By Alynda Wheat Alicia Dennis
April 07, 2014 12:00 PM


Chris Evans, Scarlett Johansson, Samuel L. Jackson, Robert Redford | PG-13 |


Somewhere in the dark Indian Ocean, Captain America (Evans) sets out to rescue hostages aboard a S.H.I.E.L.D. vessel hijacked by pirates. But Agent Natasha Romanoff (Johansson) needs to address a matter even more urgent than this tricky op: Has the captain considered dating the cute nurse in his building? Because even in an accomplished, action-heavy sequel that pits security against liberty and again puts the fate of the world in their hands, those devilishly insouciant Avengers have their priorities.

To Natasha’s point, Capt. Steve Rogers is adjusting after a 70-year deep freeze. He’s catching up on pop culture, will ask that neighbor out and even has a new friend, former paratrooper Sam Wilson (Anthony Mackie). Allies will prove crucial, as S.H.I.E.L.D. director Nick Fury (Jackson) and the agency itself fall prey to a metal-armed assassin known as the Winter Soldier (Sebastian Stan), sending Steve and Natasha on the run from their own government.

The strength of this franchise is that it relies as much on the charm of its characters as it does on cool toys and effects. The undersung Evans and Johansson are as funny and likable as ever, while Redford adds intrigue as militaristic Agent Pierce. Granted, even casual fans will see some of the twists coming, and for all its efforts, the film never does humanize the villain. But it deserves kudos for grounding the conflict—and the camaraderie—in the real world.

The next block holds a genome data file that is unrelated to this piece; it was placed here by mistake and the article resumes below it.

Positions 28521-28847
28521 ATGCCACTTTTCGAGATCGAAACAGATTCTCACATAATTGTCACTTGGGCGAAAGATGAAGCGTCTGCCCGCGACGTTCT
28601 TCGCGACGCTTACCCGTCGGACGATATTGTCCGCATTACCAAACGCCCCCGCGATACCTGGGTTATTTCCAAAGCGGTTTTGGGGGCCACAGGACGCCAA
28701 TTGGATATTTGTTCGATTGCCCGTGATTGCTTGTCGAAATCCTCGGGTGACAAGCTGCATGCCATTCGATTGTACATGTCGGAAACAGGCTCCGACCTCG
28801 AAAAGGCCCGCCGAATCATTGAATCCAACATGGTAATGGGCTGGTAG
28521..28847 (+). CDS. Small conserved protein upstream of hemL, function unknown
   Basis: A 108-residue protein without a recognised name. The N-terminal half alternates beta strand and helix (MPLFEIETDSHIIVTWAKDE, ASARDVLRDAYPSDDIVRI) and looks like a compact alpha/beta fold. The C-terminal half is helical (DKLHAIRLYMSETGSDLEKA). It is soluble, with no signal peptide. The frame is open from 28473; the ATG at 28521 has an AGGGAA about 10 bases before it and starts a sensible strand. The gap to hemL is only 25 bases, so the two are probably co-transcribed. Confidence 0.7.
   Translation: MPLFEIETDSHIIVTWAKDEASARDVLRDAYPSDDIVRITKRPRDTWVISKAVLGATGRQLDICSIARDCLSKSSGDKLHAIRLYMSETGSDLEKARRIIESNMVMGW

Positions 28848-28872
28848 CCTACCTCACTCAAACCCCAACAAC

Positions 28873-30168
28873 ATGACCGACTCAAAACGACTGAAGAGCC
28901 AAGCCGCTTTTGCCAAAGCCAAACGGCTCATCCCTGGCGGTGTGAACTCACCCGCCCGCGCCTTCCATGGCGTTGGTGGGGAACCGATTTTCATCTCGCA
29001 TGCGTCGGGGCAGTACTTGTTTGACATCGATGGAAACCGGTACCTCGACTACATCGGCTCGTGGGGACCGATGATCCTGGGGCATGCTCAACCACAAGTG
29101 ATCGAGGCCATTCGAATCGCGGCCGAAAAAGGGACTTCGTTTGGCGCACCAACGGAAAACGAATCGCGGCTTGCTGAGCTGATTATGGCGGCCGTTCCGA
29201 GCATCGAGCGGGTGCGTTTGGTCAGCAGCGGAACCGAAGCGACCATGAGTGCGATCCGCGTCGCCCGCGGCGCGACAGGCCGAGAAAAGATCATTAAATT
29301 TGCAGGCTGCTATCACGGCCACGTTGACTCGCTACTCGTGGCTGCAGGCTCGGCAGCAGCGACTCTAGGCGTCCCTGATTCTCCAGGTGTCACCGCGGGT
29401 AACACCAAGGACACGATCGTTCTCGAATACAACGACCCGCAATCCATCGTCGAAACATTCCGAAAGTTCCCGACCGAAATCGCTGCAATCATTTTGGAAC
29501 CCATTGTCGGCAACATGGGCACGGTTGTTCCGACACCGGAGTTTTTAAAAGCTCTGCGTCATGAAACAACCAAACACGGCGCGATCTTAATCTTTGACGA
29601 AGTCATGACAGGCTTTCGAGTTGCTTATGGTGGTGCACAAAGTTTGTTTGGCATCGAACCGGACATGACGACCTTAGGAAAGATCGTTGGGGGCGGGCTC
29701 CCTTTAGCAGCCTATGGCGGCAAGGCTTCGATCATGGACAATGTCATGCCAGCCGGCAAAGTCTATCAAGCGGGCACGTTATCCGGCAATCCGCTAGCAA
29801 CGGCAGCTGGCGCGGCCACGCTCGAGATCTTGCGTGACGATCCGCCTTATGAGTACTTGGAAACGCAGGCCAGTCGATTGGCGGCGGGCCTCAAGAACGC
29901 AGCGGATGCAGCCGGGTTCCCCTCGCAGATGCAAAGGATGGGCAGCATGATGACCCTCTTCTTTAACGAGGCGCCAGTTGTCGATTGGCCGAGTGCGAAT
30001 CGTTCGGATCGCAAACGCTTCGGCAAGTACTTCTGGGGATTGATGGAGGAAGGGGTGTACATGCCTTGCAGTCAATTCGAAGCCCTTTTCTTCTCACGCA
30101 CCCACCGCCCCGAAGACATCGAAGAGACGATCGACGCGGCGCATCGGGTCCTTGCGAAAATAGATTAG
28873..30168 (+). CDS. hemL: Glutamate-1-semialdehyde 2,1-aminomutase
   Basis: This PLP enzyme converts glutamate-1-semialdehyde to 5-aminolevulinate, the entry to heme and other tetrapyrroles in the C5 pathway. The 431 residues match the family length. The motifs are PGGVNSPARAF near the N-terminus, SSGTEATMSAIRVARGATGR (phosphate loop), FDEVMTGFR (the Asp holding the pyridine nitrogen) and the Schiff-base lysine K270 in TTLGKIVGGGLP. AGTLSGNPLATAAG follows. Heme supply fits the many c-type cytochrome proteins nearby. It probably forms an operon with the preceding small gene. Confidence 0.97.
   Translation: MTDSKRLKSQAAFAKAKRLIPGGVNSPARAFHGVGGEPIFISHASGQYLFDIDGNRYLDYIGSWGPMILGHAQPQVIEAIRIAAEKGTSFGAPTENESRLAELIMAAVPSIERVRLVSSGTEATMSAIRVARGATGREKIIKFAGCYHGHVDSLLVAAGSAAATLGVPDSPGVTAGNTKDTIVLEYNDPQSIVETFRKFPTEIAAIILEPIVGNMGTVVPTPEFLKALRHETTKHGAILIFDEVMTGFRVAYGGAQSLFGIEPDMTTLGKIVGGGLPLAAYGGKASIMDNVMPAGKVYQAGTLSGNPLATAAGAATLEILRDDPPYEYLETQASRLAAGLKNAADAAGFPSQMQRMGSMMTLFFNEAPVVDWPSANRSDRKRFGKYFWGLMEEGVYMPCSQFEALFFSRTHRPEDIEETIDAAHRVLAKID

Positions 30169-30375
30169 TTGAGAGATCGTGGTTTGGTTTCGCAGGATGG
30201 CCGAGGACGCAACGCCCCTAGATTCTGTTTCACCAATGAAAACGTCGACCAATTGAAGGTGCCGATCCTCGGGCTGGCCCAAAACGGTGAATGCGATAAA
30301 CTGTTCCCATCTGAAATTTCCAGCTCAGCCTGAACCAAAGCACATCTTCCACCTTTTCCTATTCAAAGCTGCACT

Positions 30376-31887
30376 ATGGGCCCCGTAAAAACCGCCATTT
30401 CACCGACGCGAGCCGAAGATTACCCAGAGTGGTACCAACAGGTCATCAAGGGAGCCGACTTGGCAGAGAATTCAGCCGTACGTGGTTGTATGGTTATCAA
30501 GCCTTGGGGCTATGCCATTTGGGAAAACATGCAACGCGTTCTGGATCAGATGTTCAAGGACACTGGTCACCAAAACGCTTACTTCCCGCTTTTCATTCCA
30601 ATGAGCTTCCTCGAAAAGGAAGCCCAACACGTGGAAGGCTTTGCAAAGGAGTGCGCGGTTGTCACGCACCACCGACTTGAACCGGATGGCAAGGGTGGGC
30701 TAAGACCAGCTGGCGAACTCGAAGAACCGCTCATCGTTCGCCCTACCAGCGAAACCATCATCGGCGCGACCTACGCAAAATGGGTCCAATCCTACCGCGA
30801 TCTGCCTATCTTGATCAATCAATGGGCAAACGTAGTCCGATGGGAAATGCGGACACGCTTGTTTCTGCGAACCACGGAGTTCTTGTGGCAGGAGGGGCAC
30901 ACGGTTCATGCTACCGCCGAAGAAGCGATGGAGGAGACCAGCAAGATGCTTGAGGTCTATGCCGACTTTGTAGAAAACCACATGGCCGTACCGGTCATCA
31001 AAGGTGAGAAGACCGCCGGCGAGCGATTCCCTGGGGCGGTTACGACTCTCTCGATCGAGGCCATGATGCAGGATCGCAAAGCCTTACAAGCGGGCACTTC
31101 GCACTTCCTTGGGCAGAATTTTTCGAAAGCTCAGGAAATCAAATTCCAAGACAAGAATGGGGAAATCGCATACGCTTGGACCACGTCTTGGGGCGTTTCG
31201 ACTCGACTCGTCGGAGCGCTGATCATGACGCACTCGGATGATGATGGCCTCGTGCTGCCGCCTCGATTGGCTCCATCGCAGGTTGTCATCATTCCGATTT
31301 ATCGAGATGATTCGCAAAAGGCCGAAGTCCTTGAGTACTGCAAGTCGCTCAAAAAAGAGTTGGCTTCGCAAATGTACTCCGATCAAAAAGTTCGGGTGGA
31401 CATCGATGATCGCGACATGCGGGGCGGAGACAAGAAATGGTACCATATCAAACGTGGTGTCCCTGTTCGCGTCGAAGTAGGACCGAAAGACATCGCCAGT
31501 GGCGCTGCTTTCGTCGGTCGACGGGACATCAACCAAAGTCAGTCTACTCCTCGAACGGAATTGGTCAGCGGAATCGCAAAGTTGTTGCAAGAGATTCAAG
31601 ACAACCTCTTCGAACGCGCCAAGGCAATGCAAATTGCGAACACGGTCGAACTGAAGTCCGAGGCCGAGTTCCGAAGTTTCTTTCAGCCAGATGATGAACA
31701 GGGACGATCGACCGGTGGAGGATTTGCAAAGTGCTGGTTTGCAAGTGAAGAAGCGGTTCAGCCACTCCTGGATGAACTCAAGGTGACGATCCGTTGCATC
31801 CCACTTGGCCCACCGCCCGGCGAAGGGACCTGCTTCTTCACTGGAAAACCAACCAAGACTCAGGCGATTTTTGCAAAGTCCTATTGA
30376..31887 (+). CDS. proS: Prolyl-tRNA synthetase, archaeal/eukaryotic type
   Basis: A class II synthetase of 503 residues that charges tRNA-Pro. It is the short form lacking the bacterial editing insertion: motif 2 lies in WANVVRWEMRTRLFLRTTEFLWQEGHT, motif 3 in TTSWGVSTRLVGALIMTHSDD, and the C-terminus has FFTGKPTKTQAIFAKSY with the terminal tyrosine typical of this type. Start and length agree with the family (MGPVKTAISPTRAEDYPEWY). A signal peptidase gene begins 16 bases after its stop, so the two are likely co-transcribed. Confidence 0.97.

Clive Owen, Billy Crudup, Mila Kunis, Zoë Saldana | R |


Like an interminable chess match between strong players, Blood Ties will leave you admiring the moves but puzzled why they took so long. Cop Frank (Crudup) spars with his thug brother Chris (Owen), who can’t put the ex in ex-con. Tension weakly mounts until a fiery climax … that still leaves the film with 40 minutes to go. Crudup and Owen capably explore what family means on either side of the thin blue line, but the ladies (including Kunis as Chris’s squeeze) are largely wasted as dutiful paramours.